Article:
Book Marketing 101
© 2010, Charles S. Weinblatt
Congratulations! You have found a publisher. Or, you have decided to sell your book electronically. You are a published author! What's next? What will your publisher do? What should you do to sell your book?
As a general rule, fiction is more difficult to sell. Fiction writers should consider finding a traditional publisher. Very few self-published fiction books are successful. Non-fiction can be easier to sell, particularly if you are a subject matter expert or when you can sell the book on your own.
Authors covet traditional (trade) publishers because those publishers are experts in taking a book from manuscript to retail stores with perfection. Readers love trade-published books because they have that special mark of approval that says, “An independent publisher values this work.” No matter how many articles you might have read about the enticement of self-publishing, trade publishers know how to distribute and market a book. They can accomplish it with high quality and in a timely manner. Trade publishers have the best graphic artists, editors, printers, distribution channels and retail connections. That's why you should be willing to share some of the profit with them.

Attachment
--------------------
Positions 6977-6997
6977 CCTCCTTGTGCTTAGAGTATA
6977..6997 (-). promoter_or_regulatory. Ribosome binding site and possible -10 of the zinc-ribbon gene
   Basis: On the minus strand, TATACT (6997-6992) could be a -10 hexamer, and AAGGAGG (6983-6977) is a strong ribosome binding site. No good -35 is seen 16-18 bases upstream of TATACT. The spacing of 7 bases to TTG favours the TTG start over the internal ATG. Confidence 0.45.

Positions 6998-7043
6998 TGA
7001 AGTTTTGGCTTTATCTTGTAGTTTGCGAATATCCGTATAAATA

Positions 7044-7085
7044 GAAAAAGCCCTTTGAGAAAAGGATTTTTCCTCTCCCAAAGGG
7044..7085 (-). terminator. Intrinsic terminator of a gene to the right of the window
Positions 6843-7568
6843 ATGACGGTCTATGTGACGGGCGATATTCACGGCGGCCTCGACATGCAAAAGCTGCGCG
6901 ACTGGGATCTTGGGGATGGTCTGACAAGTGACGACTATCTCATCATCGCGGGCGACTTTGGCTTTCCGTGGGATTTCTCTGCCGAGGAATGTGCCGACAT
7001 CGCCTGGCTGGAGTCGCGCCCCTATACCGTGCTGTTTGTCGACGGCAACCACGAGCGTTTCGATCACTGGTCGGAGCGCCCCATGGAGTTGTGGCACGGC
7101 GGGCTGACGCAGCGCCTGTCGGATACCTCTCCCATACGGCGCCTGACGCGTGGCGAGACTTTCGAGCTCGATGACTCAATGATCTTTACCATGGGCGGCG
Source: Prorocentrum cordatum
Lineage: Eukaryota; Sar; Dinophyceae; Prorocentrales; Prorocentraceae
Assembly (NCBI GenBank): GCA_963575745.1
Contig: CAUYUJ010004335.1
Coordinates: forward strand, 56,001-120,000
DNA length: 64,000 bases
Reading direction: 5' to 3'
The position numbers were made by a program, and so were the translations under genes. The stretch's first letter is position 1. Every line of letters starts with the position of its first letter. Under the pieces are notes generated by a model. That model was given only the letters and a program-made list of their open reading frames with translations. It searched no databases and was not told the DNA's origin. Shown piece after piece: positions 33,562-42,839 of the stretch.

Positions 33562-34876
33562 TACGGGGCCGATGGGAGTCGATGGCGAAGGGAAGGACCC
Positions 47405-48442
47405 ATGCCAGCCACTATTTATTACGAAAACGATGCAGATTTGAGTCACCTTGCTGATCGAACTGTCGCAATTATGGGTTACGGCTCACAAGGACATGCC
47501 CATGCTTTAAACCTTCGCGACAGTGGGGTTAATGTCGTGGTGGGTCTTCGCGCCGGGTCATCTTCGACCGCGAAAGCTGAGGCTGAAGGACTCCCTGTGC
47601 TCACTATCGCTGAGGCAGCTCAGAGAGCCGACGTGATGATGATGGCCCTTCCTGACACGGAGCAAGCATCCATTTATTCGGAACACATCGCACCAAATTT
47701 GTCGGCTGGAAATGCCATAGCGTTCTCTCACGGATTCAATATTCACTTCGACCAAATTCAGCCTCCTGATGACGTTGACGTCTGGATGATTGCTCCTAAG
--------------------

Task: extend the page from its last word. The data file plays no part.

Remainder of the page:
That being said, there are some very good reasons to self-publish. If you can sell plenty of books on your own, as a teacher, professor, public speaker, seminar leader or in any other format, then you should consider self-publishing. For example, I taught job seeking skills for several years. I then began a consulting practice helping laid off employees acquire the skills necessary to get back in the workforce. I wrote a textbook called Job Seeking Skills for Students. Not only did I use the book as part of the seminar, I persuaded a professor at my university to use it with graduate students in counseling. The book was trade published. But if I had a chance to self-publish it back in 1985, it would have made perfect sense. Why share the profit when you can keep all of it?